Saturday, February 4, 2012

The Uirapuru

by Leighton Gage

The Guarani people of the Amazon tell of a handsome young warrior, whose love was sought by all the maidens of his tribe, and who was treacherously murdered by a rival for their affections.

When they went to prepare his body for burial, they found it gone.

He’d been transformed into a bird that filled the forest with song, but disappeared when approached.

The uirapuru.

They say that when the uirapuru sings, the sound of its notes is so beautiful that all the other birds of the forest stop singing - and listen.


Only in part.

Because the uirapuru really does exist.

But is seldom seen, and rarely heard.

It's a shy creature with coloring that blends in with that of the forest.

And it sings only at dawn, and at sunset, and for little more than two weeks in any given year.

Those two weeks are the period in which the bird is building his nest.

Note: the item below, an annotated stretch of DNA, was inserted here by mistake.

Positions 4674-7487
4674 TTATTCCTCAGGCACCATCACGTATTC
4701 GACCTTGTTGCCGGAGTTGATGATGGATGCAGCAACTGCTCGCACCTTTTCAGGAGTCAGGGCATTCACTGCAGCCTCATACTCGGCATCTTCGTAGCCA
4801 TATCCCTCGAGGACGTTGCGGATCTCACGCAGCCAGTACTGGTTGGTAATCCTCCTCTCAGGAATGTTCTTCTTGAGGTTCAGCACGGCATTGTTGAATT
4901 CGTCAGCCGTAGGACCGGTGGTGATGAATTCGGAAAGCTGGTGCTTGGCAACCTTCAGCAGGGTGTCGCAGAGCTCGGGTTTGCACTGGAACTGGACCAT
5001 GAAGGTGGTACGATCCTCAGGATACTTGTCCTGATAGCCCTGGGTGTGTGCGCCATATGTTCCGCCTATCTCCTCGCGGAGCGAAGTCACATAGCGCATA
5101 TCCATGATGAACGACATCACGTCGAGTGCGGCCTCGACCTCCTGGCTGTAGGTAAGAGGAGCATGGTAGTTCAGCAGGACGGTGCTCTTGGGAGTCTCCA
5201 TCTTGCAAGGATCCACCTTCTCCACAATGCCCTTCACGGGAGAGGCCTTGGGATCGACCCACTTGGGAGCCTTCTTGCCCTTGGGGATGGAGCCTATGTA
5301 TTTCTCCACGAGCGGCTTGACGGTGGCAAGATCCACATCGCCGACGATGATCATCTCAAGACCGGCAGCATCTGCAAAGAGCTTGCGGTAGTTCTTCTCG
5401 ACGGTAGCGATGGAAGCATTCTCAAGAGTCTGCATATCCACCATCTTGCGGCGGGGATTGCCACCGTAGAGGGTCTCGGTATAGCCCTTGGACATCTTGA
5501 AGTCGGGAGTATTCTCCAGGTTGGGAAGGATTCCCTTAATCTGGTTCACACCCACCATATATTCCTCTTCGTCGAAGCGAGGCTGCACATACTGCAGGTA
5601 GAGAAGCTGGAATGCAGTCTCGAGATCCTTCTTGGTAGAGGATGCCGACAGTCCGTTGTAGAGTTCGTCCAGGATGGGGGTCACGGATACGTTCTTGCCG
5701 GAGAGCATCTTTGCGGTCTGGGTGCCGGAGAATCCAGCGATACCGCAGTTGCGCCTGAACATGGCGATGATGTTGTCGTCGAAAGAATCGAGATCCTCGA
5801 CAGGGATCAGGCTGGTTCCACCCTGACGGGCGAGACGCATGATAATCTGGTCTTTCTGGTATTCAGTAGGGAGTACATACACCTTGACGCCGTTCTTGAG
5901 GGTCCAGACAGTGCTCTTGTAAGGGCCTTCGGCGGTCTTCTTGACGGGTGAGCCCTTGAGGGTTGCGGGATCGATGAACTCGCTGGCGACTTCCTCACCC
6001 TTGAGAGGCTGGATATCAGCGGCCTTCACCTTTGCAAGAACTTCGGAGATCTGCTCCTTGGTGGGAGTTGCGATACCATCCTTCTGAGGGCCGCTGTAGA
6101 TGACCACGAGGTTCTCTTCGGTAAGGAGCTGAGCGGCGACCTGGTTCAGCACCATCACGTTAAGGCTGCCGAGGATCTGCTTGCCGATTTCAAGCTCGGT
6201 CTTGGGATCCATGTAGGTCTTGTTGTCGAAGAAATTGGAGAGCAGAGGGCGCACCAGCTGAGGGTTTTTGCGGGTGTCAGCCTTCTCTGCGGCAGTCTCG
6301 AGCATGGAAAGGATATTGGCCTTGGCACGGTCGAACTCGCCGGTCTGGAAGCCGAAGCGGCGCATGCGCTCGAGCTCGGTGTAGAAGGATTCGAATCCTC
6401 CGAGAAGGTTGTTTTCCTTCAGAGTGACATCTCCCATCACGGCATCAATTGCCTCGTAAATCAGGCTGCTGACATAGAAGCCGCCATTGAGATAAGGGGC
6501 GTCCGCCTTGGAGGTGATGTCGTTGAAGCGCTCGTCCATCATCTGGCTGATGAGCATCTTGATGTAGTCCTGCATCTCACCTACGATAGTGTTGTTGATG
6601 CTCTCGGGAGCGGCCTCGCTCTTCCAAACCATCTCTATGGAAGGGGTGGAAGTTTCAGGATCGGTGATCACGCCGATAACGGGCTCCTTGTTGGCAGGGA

He’s singing out of love, hoping to attract a mate.

All Brazilians know about the uirapuru...

...but few have been fortunate enough to hear its voice in nature.

The people who live in the Amazon jungle are constantly on the lookout for uirapuru feathers on the forest floor, because the possession of one is thought to bring good luck to both men and women.

But especially to women.

Who are said to use them to capture the passion of their loved ones – forever.

Click here to listen the song of the uirapuru:


Jean Henry Mead said...

A lovely legend, Leighton. Thanks for sharing.

Jaden Terrell said...

I'd never heard that legend--or of the uirapuru--before. I always enjoy learning about new animals, and what a lovely little bird it is. It really does have a beautiful song. Thanks, Leighton!

Jackie King said...

This information was all new and most interesting to me. I especially loved your pictures.